Monday, February 26, 2007

Walking in the Streets of Edinburgh in the Evening

Tuesday in Edinburgh:Part Three

A Walk in the Dark

We leave the church and it feels a little otherworldly. You step out onto the very busy thoroughfare with teeny little cars whizzing past, and it is disorienting. I wonder if many dazed tourists get pegged as they wander into traffic. Right across the street is the wonderful Caledonian Hotel, which is supposed to be a really fab hotel and has been a stop for discerning travellers for many years.

I take a quick picture up Lothian Road and then Rowan and I head back up Princes Street, going back to the station to collect our bags.

It is getting close to check-in time, and I am anxious to drop our stuff off and have the time to explore, unfettered by luggage. We walk past the department stores and do a little window-shopping, but not much.


At the station, I stop at the ATM. I was assured by the folks at BofA that I would be able to find oodles of Barclay’s Bank ATMs – and that I should use them so that I would not be paying withdrawal fees. They are wrong. It is a bit of a pain, and I soon stop looking for them. There is Scottish money and English money. I like that the Scots have their own banknotes. It is a little touch of defiance that appeals to me. The Scottish bank notes are great – like little history lessons, and I like the colors. When I have a choice, I spend the English ones, as I like the Scottish notes. When I was in London, I had to use my RBS five pound note, and was pleased when the clerk asked if I was from Scotland. I felt like saying yes, just to see what she would make of it.

Like many things Scottish, there is a strong sense of a struggle for independence in their banking history. It seems that they have had to fight for centuries to be autonomous – not swallowed up by those around them. I worry that the US is going to change the face of Scotland, by sheer economic momentum.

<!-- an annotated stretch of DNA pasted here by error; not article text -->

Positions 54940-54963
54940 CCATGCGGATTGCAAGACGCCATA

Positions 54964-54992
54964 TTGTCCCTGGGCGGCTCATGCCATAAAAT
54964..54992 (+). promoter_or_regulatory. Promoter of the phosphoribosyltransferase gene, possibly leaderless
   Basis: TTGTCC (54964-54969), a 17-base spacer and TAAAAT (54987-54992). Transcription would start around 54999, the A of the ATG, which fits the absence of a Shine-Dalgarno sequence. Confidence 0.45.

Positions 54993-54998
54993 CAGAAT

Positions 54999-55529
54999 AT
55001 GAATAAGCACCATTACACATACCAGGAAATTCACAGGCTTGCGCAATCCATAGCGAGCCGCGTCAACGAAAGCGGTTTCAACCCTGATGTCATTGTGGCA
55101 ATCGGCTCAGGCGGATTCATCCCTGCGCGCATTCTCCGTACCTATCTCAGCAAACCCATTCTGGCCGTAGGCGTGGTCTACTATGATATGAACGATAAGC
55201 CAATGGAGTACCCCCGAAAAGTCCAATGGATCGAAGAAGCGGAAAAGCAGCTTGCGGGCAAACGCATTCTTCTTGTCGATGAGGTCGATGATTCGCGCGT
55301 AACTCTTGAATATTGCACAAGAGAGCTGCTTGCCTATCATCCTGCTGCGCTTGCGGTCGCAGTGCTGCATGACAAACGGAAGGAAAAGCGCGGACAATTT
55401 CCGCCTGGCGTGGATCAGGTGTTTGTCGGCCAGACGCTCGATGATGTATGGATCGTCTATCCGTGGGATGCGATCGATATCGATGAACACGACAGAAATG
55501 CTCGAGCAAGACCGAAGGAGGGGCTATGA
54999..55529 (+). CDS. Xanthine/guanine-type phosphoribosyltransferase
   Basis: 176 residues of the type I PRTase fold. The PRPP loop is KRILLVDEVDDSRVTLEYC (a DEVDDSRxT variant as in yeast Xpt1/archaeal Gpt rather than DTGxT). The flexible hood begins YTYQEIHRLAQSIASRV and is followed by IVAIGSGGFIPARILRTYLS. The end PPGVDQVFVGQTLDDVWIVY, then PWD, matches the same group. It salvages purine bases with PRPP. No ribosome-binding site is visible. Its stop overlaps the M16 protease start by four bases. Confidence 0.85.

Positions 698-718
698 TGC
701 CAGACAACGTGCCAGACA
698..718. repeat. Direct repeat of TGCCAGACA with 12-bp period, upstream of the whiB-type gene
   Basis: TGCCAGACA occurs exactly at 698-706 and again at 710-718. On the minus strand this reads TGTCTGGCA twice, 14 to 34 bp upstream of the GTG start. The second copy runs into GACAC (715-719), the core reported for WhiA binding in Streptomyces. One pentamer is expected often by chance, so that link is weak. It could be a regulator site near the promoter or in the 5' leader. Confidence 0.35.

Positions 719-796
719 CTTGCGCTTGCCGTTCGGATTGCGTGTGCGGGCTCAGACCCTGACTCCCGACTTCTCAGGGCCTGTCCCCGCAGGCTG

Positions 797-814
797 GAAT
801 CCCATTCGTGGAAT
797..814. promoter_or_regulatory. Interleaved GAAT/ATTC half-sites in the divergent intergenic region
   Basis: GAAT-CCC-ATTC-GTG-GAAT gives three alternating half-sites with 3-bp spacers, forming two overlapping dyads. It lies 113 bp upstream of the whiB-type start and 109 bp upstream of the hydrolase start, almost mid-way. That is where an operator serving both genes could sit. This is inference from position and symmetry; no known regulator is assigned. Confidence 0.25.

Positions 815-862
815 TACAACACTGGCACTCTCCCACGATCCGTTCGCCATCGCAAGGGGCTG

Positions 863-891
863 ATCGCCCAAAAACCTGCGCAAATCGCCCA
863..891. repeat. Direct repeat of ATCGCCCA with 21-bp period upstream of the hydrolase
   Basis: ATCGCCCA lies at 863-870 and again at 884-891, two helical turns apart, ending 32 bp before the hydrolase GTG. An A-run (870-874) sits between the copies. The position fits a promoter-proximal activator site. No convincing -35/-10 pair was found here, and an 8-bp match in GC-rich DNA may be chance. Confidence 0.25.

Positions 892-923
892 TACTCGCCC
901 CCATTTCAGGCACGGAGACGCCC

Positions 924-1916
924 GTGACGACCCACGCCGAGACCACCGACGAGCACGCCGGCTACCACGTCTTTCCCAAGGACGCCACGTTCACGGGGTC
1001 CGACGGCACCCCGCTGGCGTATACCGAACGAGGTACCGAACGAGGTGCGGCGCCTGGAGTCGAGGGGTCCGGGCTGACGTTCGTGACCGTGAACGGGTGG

We leave the station, bags in tow. I have a general idea where we are going, and examine the map to ascertain the best route. I am confident that I can find the hotel. We are staying at a Premier Travel Inn. It is a budget-type motel, sort of like a Comfort Inn or a Best Western – with Ikea furnishings. Nicer than Motel 6. There were two in the area, and I picked the one in the convention center area, which looking back, was probably a mistake. However, the distances are relatively short in the UK and I am happy to see the city from the pedestrian’s eye-view.


Once again, I am interested in warmed towel racks – mostly because it is something that we don’t generally have at home. After the disappointment at the Bonnington, it has become a bit of an obsession with me. I cannot leave the UK until I have seen this particular amenity for myself.

Down Princes Street again, left at Lothian Road and the Caledonian (that is the corner with the Church of St. John’s), and then right on Morrison Street. There are not a lot of tourists, hauling bags, but we are not the only travelers.

Rowan writes:

Bags collected, we make a beeline for the hotel. We do not know exactly where it is, but are heading in the right direction. The streets get steeper, and the shops thin out. We pass the Edinburgh Playhouse, and I remember going there to watch “the Proclaimers” live. They were fabulous, playing their hearts out and giving us all our money’s worth. (Hey – don’t want to further the cause of the mean Scot stereotype by saying this. It is just a funny term meaning the show was great….)

Bob says: